As it cools some, that scent is darkening down to something more patently Darjeeling in aroma — a bit floral, a bit honey, a bit grapes on a vine.

The taste is much more pronounced in the honey department than the smell, which makes me happy. I am a big fan of honey (though I never really add it to my tea, unless I’m making chai…because milk and honey are made to go together, of course).

This is quite nice. I’m used to the Darjeelings I’ve tried leaning toward being thin and grapeskin-tart when they’re still very hot, and mellowing and filling out as they cool; this tea is currently just on the comfortable-to-drink side of hot, and it’s mostly honey-sweet, smooth, a bit savory — probably from the full mouthfeel. I keep sipping and looking for new flavors, but it’s remaining pretty consistent, nothing new from one sip to the next. This is alright, though, because each sip is pretty pleasant, surprisingly cozy for a Darjeeling. There’s a very subtle hint of the tartness at the very back of my tongue the longer I sip, but it’s not showing up for the main event.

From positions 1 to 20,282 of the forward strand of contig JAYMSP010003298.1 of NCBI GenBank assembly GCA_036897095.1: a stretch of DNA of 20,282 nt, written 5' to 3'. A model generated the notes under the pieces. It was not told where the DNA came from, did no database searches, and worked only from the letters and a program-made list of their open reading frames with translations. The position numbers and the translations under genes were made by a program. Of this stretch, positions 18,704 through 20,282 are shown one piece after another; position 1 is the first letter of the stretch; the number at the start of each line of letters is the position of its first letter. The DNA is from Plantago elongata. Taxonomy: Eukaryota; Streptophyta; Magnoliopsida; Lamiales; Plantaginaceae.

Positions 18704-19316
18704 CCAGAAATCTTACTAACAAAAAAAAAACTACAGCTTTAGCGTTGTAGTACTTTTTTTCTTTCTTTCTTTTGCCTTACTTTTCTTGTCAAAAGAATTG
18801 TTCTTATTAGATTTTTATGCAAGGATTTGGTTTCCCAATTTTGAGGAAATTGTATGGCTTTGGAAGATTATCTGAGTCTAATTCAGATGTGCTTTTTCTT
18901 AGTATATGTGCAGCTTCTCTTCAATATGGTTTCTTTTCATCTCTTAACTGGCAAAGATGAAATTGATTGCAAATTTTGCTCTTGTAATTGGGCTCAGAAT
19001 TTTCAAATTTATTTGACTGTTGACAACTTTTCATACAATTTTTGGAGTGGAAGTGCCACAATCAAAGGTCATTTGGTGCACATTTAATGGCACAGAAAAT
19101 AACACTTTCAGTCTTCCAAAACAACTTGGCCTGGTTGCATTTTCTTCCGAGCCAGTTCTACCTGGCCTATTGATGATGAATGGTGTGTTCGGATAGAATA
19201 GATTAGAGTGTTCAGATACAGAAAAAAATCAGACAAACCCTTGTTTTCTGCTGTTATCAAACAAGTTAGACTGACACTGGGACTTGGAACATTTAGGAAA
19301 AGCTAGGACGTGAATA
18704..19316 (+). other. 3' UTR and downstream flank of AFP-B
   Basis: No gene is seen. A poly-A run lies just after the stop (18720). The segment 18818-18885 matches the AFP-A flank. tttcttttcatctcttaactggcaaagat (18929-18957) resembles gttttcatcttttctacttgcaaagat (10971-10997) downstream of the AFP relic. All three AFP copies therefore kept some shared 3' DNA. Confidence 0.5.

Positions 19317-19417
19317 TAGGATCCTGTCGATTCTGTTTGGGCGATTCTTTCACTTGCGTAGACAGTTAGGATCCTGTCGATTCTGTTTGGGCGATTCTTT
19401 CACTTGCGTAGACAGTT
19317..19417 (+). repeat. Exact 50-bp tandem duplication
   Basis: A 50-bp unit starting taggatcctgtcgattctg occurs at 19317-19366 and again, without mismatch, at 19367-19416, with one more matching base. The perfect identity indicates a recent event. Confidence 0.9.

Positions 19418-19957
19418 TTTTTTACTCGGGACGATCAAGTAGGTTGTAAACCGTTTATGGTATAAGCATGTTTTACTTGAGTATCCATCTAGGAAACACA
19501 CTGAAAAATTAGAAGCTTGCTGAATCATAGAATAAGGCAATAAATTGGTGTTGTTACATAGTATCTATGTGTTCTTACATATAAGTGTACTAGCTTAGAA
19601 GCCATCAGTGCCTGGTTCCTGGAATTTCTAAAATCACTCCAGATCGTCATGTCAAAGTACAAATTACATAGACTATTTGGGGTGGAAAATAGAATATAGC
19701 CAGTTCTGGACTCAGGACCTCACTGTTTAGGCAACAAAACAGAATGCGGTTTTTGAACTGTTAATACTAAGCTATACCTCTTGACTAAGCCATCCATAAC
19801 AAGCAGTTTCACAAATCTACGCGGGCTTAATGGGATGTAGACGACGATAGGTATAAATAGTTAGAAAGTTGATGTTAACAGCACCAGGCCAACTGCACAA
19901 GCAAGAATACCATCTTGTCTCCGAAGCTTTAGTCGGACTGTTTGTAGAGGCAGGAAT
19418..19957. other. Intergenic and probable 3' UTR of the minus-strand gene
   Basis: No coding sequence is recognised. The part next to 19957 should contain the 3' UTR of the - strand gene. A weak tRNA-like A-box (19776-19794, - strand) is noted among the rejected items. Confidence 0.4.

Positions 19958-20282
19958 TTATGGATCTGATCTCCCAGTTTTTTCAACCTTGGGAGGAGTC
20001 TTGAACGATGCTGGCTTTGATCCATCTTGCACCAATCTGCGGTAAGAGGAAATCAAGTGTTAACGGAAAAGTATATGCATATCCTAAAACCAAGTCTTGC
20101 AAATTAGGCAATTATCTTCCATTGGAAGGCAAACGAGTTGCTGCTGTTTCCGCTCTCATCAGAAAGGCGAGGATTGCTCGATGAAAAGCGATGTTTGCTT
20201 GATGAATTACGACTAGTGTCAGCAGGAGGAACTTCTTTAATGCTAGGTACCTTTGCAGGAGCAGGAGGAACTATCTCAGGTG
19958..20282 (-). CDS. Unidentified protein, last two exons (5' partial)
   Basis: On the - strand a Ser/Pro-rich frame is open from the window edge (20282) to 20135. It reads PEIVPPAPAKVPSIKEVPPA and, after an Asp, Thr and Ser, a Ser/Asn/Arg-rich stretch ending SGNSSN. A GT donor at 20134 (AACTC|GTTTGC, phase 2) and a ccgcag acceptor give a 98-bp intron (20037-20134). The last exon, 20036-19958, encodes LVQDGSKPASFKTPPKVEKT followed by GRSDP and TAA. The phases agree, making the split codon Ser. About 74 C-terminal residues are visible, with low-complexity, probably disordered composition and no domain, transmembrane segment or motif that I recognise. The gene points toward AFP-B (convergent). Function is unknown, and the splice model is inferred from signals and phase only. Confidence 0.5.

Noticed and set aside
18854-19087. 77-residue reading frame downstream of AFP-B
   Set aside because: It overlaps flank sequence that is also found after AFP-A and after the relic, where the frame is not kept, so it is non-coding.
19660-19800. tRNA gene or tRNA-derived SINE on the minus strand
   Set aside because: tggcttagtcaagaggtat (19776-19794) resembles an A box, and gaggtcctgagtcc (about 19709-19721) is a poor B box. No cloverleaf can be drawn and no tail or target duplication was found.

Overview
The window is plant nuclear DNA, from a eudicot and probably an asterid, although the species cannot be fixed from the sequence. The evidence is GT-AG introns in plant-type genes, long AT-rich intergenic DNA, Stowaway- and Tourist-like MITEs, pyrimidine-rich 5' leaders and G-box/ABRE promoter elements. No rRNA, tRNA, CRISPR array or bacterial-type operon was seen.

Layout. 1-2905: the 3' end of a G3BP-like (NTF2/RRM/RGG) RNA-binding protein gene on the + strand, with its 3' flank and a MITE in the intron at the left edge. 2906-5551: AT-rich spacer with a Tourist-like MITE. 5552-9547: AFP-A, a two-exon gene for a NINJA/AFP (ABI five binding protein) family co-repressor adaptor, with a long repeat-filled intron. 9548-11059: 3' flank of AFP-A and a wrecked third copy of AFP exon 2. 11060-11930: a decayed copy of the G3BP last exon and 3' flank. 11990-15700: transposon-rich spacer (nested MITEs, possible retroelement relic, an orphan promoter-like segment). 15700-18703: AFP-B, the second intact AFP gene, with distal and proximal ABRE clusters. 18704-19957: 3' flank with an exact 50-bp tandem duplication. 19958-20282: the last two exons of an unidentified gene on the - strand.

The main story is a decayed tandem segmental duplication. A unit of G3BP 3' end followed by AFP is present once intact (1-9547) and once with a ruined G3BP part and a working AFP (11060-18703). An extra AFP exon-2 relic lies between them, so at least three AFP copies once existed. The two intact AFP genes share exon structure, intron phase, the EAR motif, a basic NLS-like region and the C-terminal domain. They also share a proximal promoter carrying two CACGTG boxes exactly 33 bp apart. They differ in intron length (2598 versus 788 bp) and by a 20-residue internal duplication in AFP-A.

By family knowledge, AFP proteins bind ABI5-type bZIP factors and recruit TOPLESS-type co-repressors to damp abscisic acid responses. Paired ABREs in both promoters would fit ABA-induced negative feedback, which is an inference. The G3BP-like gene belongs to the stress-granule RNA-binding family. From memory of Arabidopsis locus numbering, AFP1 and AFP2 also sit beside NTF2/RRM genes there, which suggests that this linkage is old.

I don’t drink a slew of Darjeelings, but of those I’ve had, this one is pretty tasty!

I’ll get around to noting steep 2 in a little bit.

(Holy cow, my rating system is a mess. It really needs some janitorial work!)

Preparation
190 °F / 87 °C 2 min, 0 sec
sophistre

Oh no!